2. Evaluation of the relative tectonic activity in the eastern Lake Van basin, East Turkey

    NASA Astrophysics Data System (ADS)

    Sağlam Selçuk, Azad

    2016-10-01

    The eastern part of the Lake Van basin (Van region, Turkey) is controlled by reverse faults, such as the Gürpınar, Everek and Alaköy faults. These represent the major tectonic structures within the Van region and have caused many devastating earthquakes. Based on quantitative analyses, the Quaternary activity and topographic relief control of each of these faults was investigated. The Gürpınar, Everek and Alaköy faults are restricted to the southern slopes of the Güzelsu, Everek, and Karasu basins, respectively. Analyses of the mountain front sinuosity (Smf) and valley floor width-to-height ratio (Vf) suggest high activity along the Gürpınar fault, the Everek fault, and the western part of the Alaköy fault. Furthermore, based on the integration between Smf and Vf, the estimated uplift rates were observed to increase from north to south. The Gürpınar and Everek hanging-wall blocks are characterized by uplift rates of > 0.5 mm yr- 1, whereas the Alaköy fault exhibited a rate of 0.05 to 0.5 mm yr- 1. These faults produce knickpoints or knickzones, complex basin hypsometric curves, and high values of the stream length-gradient index. Based on these geomorphic analyses, it was established that the tectonic activity of both the Gürpınar and Everek faults is greater than that of the Alaköy fault.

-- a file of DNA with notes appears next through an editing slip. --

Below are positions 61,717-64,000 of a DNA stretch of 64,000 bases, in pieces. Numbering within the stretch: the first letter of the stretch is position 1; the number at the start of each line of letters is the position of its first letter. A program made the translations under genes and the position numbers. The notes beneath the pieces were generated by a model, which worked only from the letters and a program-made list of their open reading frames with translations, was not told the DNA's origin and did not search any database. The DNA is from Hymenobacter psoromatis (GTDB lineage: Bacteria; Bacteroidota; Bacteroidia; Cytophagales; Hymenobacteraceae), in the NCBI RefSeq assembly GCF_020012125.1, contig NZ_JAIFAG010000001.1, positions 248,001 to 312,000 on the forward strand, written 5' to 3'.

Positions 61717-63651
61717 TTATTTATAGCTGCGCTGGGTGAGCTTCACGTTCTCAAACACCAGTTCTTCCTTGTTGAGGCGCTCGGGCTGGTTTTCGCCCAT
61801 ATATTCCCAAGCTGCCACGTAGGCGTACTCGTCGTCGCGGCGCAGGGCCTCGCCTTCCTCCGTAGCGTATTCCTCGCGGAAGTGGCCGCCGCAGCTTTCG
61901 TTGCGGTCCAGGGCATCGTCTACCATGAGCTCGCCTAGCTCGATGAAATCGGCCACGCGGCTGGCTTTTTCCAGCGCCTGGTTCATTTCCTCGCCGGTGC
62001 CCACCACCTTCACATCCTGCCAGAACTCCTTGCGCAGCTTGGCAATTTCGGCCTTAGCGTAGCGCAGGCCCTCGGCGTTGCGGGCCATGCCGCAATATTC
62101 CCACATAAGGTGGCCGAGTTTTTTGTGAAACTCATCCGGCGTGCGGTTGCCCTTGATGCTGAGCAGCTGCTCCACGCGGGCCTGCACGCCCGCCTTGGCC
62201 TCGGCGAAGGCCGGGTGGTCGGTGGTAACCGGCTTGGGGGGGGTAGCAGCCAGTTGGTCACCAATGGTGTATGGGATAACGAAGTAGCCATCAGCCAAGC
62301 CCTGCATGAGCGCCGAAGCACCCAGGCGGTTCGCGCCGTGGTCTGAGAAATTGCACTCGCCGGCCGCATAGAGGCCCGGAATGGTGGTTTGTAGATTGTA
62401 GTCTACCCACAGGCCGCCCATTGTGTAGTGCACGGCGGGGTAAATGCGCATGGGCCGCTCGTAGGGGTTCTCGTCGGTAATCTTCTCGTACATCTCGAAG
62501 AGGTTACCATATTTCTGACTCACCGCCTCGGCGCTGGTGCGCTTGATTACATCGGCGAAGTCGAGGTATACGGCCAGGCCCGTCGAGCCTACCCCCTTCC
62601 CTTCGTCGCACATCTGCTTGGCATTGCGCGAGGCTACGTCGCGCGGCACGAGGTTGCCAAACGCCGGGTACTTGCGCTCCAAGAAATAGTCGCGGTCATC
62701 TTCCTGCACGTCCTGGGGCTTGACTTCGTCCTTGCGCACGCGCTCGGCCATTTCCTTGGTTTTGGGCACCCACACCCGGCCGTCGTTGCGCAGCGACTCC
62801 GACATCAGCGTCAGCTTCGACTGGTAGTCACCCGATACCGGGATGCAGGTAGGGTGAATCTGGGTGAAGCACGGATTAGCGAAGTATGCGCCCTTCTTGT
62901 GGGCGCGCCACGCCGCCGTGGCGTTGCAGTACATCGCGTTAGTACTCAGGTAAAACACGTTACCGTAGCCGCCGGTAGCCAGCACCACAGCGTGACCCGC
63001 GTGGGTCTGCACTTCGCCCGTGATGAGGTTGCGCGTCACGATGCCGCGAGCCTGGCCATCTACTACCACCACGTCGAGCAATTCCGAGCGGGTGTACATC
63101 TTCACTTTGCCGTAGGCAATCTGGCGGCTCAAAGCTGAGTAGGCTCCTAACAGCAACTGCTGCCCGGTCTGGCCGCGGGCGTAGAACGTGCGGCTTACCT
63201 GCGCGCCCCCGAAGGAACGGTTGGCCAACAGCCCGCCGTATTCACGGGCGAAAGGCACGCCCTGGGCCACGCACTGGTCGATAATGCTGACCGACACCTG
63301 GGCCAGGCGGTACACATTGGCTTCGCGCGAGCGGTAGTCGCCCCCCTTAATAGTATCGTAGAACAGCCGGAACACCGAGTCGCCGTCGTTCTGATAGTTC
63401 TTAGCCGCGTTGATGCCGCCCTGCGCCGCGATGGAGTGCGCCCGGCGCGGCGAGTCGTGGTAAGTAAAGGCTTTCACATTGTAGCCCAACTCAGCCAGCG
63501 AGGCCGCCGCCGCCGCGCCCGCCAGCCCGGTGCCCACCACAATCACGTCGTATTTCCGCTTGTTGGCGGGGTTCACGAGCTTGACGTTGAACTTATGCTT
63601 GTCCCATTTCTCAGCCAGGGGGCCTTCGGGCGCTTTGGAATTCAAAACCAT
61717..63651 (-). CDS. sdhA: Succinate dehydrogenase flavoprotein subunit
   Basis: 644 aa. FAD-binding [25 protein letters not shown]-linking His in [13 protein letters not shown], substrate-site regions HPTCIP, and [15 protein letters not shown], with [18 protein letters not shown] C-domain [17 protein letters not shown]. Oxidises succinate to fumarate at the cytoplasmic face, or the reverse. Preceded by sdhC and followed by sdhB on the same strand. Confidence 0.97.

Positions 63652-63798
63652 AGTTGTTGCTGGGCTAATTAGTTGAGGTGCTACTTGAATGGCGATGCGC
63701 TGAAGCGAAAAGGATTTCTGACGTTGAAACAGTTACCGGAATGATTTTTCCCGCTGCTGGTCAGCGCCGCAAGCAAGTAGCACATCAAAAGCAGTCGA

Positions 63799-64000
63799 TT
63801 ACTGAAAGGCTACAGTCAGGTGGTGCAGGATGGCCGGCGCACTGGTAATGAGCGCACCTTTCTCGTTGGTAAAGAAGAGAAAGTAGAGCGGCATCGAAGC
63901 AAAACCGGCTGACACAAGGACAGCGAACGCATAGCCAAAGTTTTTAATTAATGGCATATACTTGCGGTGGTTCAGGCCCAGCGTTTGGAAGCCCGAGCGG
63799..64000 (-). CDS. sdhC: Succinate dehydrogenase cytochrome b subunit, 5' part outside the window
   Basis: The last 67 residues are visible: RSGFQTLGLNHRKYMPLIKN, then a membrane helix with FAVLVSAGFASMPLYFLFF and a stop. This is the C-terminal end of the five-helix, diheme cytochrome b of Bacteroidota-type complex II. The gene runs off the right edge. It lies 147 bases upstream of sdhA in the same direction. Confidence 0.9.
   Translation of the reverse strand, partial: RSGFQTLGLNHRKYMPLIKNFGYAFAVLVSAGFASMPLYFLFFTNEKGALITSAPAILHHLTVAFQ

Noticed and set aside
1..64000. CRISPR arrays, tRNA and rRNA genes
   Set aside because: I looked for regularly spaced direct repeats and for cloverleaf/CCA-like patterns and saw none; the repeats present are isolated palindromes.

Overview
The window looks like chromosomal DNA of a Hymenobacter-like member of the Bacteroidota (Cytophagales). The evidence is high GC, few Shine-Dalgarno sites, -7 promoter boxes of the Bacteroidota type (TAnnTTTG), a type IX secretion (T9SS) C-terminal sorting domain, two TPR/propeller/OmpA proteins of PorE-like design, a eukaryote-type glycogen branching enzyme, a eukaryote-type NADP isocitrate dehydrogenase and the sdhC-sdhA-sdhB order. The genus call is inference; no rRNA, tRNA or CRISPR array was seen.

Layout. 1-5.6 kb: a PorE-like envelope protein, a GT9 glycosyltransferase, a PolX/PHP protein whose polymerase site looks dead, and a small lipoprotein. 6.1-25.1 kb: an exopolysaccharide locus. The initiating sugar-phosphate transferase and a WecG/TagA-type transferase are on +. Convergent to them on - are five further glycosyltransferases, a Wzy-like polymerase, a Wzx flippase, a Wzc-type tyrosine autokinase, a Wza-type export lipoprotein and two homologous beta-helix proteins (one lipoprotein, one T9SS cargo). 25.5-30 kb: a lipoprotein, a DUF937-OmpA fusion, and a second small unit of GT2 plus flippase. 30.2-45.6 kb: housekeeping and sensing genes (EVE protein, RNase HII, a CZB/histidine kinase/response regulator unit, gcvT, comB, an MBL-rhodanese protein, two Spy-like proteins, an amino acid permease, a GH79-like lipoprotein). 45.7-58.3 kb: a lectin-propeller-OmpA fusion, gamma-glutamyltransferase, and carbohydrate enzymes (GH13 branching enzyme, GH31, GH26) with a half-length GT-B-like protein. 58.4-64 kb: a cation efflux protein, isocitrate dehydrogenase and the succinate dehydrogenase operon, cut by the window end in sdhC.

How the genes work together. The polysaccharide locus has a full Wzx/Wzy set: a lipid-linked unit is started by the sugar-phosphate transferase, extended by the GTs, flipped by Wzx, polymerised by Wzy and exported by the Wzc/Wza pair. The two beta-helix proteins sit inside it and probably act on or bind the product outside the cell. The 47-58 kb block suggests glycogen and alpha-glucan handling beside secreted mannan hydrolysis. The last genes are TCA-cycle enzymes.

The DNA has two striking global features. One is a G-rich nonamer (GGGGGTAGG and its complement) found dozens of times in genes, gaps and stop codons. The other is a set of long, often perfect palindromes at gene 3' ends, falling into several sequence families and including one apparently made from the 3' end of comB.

3. Venus: further evidence of impact cratering and tectonic activity from radar observations.